An Original Short Story

Do you mind if I tell you a little story?

“Lawrence, you need to make a decision,” she said, partly in exasperation, part in concern.

“What do mean Jeanette?”

“You need to decide whether your art is decorative or fine art.”

“I’m still not sure what you mean. Please explain.”

She sighed, “I mean do you want to see it hung in a museum or in people’s homes.”

I was flattered . . . in a museum? This all started in a discussion about our art. Her art is digital too. She’s in an MFA program in major city in Ontario, while I just do what I do in a small prairie center. Her goal is to create something that will one day appear in the history books. Mine is to pay the rent and keep me sustained enough to do more art.

The discussion was more about the frustrating business side of digital painting. The original art is essentially in a file and then printed in a museum-quality way. However, museums are used to showing art that is one-of-a-kind. It seems that is the point she was trying to make.

That’s a big decision from a business point-of-view, though it has nothing to do with the creative process. We talked about how people get confused by it all. When they think of prints they think of a photograph or scan taken of a one-of-a-kind work of art, and so the quality is not the same as the original.

However, with digital painting each print is a first generation of the original art. We talked about that too.

“But Jeanette, here’s where we disagree. I can produce the exact same work of art for a gallery as I can for someone’s home. I know that’s a big change for the gallery world, but I never intended to screw anything up. I just love doing my art as I do it, and never really thought of things much . . . and by the way, thank you for the really nice compliment!”

Jeanette didn’t say anything for a minute. She was thinking. She understood the importance of it from the marketing point of view. After all, in a previous life she owned a pretty successful advertising boutique. She also lives in different circles from me. She’s not a snob about it all, but she’s very much aware of the games that go on in the world of art . . . the silly ones really.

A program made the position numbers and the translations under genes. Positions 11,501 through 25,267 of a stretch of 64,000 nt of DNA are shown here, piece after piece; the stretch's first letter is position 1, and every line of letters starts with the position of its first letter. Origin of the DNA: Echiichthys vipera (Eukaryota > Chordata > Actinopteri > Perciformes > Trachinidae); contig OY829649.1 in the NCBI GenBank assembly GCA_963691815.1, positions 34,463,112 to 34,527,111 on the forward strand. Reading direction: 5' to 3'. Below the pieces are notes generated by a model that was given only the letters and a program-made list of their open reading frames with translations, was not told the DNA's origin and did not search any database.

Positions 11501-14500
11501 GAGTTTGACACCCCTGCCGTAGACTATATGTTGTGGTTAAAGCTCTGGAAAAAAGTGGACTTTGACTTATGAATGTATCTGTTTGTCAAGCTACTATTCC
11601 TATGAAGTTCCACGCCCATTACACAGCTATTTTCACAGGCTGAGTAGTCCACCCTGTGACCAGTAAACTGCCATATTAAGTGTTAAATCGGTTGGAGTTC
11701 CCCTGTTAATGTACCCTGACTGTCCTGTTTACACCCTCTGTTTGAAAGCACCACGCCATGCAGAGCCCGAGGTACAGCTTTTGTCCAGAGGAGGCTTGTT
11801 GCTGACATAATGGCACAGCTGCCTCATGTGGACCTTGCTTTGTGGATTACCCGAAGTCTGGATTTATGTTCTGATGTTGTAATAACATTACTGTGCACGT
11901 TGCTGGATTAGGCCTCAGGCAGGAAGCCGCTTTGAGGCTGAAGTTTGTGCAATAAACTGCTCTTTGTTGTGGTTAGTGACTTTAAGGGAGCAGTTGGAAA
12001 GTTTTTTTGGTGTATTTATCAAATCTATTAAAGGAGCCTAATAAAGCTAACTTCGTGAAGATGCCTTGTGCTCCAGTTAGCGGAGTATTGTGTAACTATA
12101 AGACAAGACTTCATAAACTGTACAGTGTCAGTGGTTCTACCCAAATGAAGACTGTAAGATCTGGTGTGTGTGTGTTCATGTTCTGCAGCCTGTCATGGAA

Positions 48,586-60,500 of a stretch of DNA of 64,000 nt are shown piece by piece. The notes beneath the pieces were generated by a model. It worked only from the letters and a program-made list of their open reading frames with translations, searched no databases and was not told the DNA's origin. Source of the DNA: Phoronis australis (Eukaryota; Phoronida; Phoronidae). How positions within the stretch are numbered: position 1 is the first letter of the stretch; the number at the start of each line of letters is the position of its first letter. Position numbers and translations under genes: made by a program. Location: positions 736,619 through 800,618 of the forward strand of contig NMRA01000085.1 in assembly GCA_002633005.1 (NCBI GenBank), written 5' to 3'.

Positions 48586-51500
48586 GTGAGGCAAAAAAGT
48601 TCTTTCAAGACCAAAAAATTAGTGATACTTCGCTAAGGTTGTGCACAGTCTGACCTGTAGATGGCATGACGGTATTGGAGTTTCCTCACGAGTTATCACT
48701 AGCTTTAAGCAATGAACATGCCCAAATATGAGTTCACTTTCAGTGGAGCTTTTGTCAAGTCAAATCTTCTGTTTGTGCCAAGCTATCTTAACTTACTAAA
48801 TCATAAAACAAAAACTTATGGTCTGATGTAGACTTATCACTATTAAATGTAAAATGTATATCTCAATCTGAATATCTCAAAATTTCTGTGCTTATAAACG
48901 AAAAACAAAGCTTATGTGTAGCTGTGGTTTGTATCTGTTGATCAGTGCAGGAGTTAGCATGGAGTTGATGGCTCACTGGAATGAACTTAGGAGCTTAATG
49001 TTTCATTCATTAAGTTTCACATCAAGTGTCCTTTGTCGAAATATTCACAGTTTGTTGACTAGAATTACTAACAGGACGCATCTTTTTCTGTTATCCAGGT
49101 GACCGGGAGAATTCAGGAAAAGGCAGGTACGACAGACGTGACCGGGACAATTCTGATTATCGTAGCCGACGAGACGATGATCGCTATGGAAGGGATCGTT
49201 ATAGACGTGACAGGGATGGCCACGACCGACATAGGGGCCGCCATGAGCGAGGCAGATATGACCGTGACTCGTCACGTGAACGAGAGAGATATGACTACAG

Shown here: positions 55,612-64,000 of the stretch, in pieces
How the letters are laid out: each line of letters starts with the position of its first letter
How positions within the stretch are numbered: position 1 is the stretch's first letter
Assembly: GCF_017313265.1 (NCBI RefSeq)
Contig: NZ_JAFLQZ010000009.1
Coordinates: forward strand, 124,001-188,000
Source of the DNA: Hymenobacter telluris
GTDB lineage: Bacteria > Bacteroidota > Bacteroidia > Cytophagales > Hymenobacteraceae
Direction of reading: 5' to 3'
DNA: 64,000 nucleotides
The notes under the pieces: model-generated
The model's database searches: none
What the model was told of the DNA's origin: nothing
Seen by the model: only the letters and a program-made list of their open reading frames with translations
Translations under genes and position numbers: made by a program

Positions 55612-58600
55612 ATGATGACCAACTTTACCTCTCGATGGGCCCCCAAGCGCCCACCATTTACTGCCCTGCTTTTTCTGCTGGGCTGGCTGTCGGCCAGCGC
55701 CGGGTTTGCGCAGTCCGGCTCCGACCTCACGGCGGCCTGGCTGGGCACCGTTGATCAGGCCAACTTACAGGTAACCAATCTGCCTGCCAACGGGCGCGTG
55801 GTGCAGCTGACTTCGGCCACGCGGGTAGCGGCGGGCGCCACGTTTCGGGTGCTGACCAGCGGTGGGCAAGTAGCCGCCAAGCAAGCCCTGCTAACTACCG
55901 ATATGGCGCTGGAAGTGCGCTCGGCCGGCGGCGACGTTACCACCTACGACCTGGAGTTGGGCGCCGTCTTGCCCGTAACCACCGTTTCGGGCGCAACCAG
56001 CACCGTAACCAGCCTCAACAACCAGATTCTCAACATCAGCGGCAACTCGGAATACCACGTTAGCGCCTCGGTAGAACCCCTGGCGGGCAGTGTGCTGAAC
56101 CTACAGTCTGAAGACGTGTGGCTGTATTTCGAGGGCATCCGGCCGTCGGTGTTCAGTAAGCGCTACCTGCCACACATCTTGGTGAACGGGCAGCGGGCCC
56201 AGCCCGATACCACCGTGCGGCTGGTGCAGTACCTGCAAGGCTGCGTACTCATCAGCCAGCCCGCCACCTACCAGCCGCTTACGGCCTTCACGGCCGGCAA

One of those games concerns limited editions. I expressed my frustration at that, telling her that I’m not going that route anymore. There’s a lot of trust involved on both sides . . . artists and buyers, and anyone else in the middle. Besides, very few limited editions really go up in value, so it’s a dangerous game investment wise.

She seemed to sense that I was making my decision as the conversation went on. She understood when I explained how my only real way to reach art lovers is online, at least for now. She sympathized with my desire to simply have people buy my art because they like it or love it. She understood how I hope that when necessary, it brings them a much-needed smile or some kind of inspiration.

She kind of frowned slightly when I added, “and that could be anybody . . . I’ve gone with open editions and am making my high quality art available at the lowest prices I can justify.”

It was obvious that Jeanette didn’t approve. How could she? She had long forgotten the pressures of rent and such. She had many luxuries that I don’t, including time. She can travel and shmooze and sell the odd piece for $5,000 while I plug away at prices that start at $32 . . . funny thing is that most find my art to be more interesting hers. Then again, her customers don’t know of me, and they seem to want something to pay that kind of money for . . . it just takes some convincing in terms of the value.

Jeanette and I never discussed value, or technique for that matter. For me it’s because I know how she does her art, and it really is just pushing a few buttons. Mine is much different, much more like real painting, more hands on and lots of TLC. As for her silence on the matter, well . . . she simply knows that I know!

Before we parted ways for the last time, I asked, “Why not both?”

She was already walking away and turned and gave me a puzzled look, “Excuse me?”

I said, “Why not both? Why can’t I sell the same work of art to people for their homes and still have one hanging in a museum?”

She kind of laughed, definitely gasped. She never said a word, but the laugh was meant as agreement, while the gasp was definitely to say, “the horror of such an idea!”

This is the end of the story. My art will likely never be in any museum. That was never part of the dream and so that’s okay. And if I want it published in a book, I can damn well do that on my own! Then again, all I really want is for those who love it to have it in their homes, and once awhile smile for the picture.

Now here’s a video that in a way makes fun of my art predicament, but please don’t think of my art in terms of photocopies or even mass-produced big-box posters . . . each one is the same as the original . . . hence that wonderfully confusing new term, “multiple originals”! I had quite a discussion about that with one of my old economics professors not long ago. However, that’s another story – one in which we both laughed a lot!